There is less ethical ambiguity surrounding doctors involved in rectal feeding.
But those who took part remain unknown, at least in the public domain.
“Publicly available information does not specify the professional identities of the medical officers who authorised and performed the rectal feeding and hydration,” Professor Crosby says.
“However, according to the chief of medical services … the CIA Office of Medical Services included physicians, psychologists, physician assistants, and nurses who were directly involved.”
She then goes through what you assume no modern doctor post-1945 needs to be told but what still, tragically, has to be repeated.
“Both ethical and legal standards require reasonable medical judgement and prohibit providing treatment that cannot benefit a patient.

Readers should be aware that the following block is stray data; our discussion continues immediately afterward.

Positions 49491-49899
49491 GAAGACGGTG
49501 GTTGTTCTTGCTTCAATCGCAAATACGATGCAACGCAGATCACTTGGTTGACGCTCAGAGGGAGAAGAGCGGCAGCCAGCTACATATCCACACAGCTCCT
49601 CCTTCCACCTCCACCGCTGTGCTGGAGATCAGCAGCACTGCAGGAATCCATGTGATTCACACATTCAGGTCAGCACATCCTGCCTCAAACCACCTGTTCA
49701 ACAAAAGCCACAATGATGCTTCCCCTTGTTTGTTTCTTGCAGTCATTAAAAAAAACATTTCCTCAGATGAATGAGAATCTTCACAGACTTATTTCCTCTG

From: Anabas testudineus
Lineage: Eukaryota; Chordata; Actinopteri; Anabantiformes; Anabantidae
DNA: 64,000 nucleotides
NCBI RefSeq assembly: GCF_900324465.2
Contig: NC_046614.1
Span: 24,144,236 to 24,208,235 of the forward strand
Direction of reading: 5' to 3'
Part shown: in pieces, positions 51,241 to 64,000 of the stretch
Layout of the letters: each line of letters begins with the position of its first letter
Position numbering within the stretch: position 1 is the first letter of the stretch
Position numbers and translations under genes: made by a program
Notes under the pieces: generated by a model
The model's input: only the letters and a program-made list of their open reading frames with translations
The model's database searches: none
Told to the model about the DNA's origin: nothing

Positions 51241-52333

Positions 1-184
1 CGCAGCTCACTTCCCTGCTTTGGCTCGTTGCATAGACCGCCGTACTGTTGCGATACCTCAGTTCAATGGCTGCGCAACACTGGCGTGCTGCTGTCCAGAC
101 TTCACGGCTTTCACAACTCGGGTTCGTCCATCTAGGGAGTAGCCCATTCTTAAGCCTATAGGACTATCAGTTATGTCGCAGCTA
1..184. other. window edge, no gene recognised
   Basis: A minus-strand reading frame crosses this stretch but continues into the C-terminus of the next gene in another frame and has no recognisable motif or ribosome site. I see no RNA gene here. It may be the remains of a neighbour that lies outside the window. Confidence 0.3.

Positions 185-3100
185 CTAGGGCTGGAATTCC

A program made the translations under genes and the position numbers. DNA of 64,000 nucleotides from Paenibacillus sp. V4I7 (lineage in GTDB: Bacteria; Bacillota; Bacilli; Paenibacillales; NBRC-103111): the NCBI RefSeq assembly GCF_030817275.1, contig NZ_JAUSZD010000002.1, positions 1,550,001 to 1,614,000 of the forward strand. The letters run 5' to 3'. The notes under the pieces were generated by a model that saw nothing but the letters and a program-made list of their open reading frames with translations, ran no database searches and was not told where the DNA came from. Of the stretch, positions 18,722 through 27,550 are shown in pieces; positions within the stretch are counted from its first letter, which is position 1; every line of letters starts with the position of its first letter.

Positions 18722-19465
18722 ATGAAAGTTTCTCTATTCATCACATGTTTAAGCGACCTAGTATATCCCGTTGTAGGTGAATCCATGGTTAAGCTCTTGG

“Furthermore, international human rights laws, and basic human decency, prohibit participation in cruel, inhuman, and degrading treatment that can constitute torture.”
At this point, she makes explicit the acts these doctors perpetrated.
“Given the lack of medical benefit, those medical officers authorising, ordering, or participating in the non-consensual penetration of the anus under the guise of feeding have committed acts that meet the definition of rape under federal law 10 USC §920 (a) and (g)(c).
“The non-consensual penetration of the anus embodies the violence, abuse, humiliation, and degradation rape victims experience.”
No doctors are absolved of ethical and legal responsibility for their actions when they commit “heinous acts” on behalf of and with permission of the state, she adds.
“We believe that any CIA medical officers who authorised or participated in the rectal feeding of these prisoners cannot be entrusted to protect the welfare of patients once they return to civilian positions.”
More information: JAMA 2023; 21 Dec.